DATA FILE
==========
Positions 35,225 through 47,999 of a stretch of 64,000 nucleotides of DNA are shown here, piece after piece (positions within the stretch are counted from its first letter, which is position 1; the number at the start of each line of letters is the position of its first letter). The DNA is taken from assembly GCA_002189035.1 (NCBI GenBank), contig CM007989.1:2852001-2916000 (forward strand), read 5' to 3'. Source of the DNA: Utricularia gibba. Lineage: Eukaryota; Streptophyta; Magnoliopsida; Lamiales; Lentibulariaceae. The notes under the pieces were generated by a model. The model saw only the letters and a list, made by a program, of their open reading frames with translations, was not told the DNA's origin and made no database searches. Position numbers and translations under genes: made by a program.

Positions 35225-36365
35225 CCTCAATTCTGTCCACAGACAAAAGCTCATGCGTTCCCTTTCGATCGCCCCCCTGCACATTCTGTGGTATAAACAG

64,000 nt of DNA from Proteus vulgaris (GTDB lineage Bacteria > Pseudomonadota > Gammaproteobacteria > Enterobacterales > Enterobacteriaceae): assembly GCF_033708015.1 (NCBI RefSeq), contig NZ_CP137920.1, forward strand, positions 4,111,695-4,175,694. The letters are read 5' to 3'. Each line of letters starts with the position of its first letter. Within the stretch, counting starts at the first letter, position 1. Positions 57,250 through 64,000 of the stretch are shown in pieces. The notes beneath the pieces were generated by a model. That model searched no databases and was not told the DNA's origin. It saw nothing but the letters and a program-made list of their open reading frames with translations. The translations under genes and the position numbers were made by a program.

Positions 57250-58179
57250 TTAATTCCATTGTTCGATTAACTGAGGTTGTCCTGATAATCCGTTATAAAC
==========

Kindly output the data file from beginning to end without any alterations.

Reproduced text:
Positions 35,225 through 47,999 of a stretch of 64,000 nucleotides of DNA are shown here, piece after piece (positions within the stretch are counted from its first letter, which is position 1; the number at the start of each line of letters is the position of its first letter). The DNA is taken from assembly GCA_002189035.1 (NCBI GenBank), contig CM007989.1:2852001-2916000 (forward strand), read 5' to 3'. Source of the DNA: Utricularia gibba. Lineage: Eukaryota; Streptophyta; Magnoliopsida; Lamiales; Lentibulariaceae. The notes under the pieces were generated by a model. The model saw only the letters and a list, made by a program, of their open reading frames with translations, was not told the DNA's origin and made no database searches. Position numbers and translations under genes: made by a program.

Positions 35225-36365
35225 CCTCAATTCTGTCCACAGACAAAAGCTCATGCGTTCCCTTTCGATCGCCCCCCTGCACATTCTGTGGTATAAACAG

64,000 nt of DNA from Proteus vulgaris (GTDB lineage Bacteria > Pseudomonadota > Gammaproteobacteria > Enterobacterales > Enterobacteriaceae): assembly GCF_033708015.1 (NCBI RefSeq), contig NZ_CP137920.1, forward strand, positions 4,111,695-4,175,694. The letters are read 5' to 3'. Each line of letters starts with the position of its first letter. Within the stretch, counting starts at the first letter, position 1. Positions 57,250 through 64,000 of the stretch are shown in pieces. The notes beneath the pieces were generated by a model. That model searched no databases and was not told the DNA's origin. It saw nothing but the letters and a program-made list of their open reading frames with translations. The translations under genes and the position numbers were made by a program.

Positions 57250-58179
57250 TTAATTCCATTGTTCGATTAACTGAGGTTGTCCTGATAATCCGTTATAAAC